"[...] beachhead may very well be a paid newsletter, but the newsletter is just one SKU. Maybe the SKU he cares most about. Maybe even the SKU that makes him the most money. But it doesn’t have to be the only SKU. There could be a podcast SKU. A speaking fee SKU. A book deal SKU. A consulting SKU. A guest columnist SKU. And so on. And if he does several of these over the next few years, it won’t be about the success or failure of [the newsletter] but a mix of creative, economic and lifestyle goals"

Just as we've become accustomed to maintaining a variety of profiles across social networks, the Multi-product Creator diversifies their products across several spaces.

As they find some degree of success, they reach a tipping point...

The Creative Entrepreneur

The Creative Entrepreneur is born when someone reaches the limit of multi-product exploration. 

Creators in this category become more business-centric. They start to think in a more structured way about their products and audience, and begin to relate with what Hugo Amsellem called The Creator Lifecycle.

During this phase, the Creative Entrepreneur sets about building and testing the limits of their brand/capabilities, taking on progressively more challenging opportunities.

Again, turning to Ana Andjelic's sociological insights, she writes: 

"Product diversification increases the number of bets, reduces risk, preserves social currency, and organizes a company around the inherent unpredictability of people's tastes." 

While this was originally written in the context of a more traditional or digital native brand, the same applies to a creator at this tier.

They test their limits before determining their core.

The Polymathic Entrepreneur or Creator

At the top of the pyramid, we find the Polymathic Entrepreneur or creator.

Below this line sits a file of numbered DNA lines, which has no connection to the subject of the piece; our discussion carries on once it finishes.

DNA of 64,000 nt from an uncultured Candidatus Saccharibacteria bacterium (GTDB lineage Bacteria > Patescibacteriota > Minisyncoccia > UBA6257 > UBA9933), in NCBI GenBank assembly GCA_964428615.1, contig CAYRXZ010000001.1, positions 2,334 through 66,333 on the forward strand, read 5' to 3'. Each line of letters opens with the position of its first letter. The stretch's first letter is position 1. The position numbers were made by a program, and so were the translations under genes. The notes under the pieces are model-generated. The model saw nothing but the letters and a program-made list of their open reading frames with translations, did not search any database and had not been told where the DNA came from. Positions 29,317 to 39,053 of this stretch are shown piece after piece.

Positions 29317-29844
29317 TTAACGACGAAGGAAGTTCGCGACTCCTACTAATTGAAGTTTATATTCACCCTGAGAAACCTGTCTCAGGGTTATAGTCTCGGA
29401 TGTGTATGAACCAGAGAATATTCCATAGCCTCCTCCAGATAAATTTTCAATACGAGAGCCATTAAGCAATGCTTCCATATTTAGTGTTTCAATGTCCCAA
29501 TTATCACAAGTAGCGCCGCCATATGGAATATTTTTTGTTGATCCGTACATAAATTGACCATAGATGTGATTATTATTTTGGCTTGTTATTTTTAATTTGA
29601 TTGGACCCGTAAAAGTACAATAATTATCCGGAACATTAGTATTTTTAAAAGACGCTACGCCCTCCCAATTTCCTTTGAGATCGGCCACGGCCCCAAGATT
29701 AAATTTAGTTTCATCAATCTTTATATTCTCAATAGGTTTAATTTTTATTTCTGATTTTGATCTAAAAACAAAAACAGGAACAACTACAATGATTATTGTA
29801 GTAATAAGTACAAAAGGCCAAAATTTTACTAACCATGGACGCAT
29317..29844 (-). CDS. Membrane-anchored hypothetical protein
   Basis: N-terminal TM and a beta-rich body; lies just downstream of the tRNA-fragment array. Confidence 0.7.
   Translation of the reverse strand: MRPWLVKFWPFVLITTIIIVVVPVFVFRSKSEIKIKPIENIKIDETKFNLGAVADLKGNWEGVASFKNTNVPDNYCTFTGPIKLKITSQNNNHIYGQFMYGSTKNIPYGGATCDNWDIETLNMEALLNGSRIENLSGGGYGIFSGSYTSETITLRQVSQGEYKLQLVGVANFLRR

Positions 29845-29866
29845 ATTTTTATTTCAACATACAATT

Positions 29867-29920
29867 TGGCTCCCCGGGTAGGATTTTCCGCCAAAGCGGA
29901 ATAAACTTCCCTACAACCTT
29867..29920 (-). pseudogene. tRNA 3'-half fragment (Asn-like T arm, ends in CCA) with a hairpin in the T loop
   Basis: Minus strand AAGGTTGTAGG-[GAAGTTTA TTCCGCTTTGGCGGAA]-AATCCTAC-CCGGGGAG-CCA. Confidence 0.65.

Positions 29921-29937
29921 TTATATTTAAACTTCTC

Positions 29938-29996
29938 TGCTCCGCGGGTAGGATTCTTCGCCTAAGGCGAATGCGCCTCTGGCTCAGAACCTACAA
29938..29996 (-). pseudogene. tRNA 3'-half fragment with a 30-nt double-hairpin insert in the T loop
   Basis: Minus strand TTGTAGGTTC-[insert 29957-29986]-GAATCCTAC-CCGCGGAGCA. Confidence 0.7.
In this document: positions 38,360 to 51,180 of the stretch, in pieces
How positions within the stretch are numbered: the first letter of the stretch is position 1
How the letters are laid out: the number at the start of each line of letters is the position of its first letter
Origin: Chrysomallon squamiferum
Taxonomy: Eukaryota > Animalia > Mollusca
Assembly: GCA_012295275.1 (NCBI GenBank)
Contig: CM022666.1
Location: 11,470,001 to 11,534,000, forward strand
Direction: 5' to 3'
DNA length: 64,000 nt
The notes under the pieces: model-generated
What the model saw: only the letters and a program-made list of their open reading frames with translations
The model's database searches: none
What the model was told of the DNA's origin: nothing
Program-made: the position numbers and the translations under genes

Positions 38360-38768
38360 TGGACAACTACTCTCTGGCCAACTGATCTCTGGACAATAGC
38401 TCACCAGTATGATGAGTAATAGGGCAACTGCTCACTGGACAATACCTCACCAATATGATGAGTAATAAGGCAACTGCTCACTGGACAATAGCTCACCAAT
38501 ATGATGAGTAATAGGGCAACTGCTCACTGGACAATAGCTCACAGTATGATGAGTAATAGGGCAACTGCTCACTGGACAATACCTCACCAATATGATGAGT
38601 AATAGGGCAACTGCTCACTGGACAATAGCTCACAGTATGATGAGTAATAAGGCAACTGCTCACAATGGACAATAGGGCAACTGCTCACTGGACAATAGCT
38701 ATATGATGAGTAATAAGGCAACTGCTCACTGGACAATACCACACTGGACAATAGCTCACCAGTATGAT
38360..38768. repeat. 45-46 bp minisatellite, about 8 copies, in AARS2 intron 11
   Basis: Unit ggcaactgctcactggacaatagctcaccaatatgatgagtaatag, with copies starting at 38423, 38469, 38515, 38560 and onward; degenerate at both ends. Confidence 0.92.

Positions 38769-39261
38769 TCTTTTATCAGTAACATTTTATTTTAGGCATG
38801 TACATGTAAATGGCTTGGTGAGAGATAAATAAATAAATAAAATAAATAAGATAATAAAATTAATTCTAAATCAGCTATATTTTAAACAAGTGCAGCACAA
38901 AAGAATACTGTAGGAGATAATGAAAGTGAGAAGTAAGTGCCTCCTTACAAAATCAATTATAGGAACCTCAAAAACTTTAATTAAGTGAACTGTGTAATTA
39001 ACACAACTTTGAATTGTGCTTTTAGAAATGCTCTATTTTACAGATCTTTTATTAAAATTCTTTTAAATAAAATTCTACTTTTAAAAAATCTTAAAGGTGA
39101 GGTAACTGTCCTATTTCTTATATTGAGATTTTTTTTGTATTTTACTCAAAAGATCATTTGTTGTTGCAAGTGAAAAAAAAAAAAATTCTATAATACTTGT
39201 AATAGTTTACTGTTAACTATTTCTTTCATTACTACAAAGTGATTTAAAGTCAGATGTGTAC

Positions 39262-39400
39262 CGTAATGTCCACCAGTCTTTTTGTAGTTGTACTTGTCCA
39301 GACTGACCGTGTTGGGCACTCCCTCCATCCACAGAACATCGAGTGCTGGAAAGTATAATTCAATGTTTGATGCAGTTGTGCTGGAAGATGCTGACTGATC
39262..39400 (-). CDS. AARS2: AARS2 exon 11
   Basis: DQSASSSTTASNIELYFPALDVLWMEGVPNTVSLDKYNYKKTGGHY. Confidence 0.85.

These creators are focused on a core channel or product.

In practice, this could look like one to three core channels and products (e.g., a YouTuber could have their main channel and perhaps a sub-channel or two), a few primary investments/projects outside that main channel, and a few further projects they started in a previous tier.

The main objective of this tier is to continue scaling reach, maintain relationships at each of the various community tiers, and double down on established products.

In many cases, the status of this stage will enable these creators to unlock new opportunities.

With teams in place, the Polymathic Entrepreneur can simultaneously dominate through their core channels, while also becoming a Creative Entrepreneur when they pursue any new opportunity. 


Just as Li Jin suggested in her seminal piece on the Passion Economy and the future of work, "work" and "jobs" are quickly taking on new definitions.

The unique value and functions we seek are now being filled by individuals (and small teams) versus bigger, faceless corporations. Why? Because they capture attention in a more authentic way (more on this in a future post).

Ultimately, creators don't need to move through each tier of this framework. Rather, these stages can be used as a rough guide to understand where creators might be in their journey, what their motivations are based on the maturity of their audience and product offering, and their potential needs and pain points.